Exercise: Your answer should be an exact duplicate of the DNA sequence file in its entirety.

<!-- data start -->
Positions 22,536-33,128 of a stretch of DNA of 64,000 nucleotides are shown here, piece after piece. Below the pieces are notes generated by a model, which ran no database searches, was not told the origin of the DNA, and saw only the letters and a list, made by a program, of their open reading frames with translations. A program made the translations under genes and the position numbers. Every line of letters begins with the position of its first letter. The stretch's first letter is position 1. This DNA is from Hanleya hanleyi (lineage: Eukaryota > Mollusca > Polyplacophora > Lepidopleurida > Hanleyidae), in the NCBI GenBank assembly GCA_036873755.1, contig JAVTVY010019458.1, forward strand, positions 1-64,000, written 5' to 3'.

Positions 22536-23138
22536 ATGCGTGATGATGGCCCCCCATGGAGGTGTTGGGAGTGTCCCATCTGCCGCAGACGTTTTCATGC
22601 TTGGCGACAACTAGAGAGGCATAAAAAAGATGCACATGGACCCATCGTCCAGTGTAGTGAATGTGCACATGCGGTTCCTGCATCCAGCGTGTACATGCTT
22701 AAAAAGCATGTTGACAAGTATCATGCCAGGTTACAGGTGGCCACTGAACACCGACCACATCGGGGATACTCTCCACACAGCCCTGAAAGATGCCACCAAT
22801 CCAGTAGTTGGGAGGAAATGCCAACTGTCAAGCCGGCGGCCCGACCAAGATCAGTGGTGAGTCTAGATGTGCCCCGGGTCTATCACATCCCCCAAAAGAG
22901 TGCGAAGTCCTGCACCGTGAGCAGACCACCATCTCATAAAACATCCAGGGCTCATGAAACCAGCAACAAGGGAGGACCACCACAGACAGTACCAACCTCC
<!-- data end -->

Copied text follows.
Positions 22,536-33,128 of a stretch of DNA of 64,000 nucleotides are shown here, piece after piece. Below the pieces are notes generated by a model, which ran no database searches, was not told the origin of the DNA, and saw only the letters and a list, made by a program, of their open reading frames with translations. A program made the translations under genes and the position numbers. Every line of letters begins with the position of its first letter. The stretch's first letter is position 1. This DNA is from Hanleya hanleyi (lineage: Eukaryota > Mollusca > Polyplacophora > Lepidopleurida > Hanleyidae), in the NCBI GenBank assembly GCA_036873755.1, contig JAVTVY010019458.1, forward strand, positions 1-64,000, written 5' to 3'.

Positions 22536-23138
22536 ATGCGTGATGATGGCCCCCCATGGAGGTGTTGGGAGTGTCCCATCTGCCGCAGACGTTTTCATGC
22601 TTGGCGACAACTAGAGAGGCATAAAAAAGATGCACATGGACCCATCGTCCAGTGTAGTGAATGTGCACATGCGGTTCCTGCATCCAGCGTGTACATGCTT
22701 AAAAAGCATGTTGACAAGTATCATGCCAGGTTACAGGTGGCCACTGAACACCGACCACATCGGGGATACTCTCCACACAGCCCTGAAAGATGCCACCAAT
22801 CCAGTAGTTGGGAGGAAATGCCAACTGTCAAGCCGGCGGCCCGACCAAGATCAGTGGTGAGTCTAGATGTGCCCCGGGTCTATCACATCCCCCAAAAGAG
22901 TGCGAAGTCCTGCACCGTGAGCAGACCACCATCTCATAAAACATCCAGGGCTCATGAAACCAGCAACAAGGGAGGACCACCACAGACAGTACCAACCTCC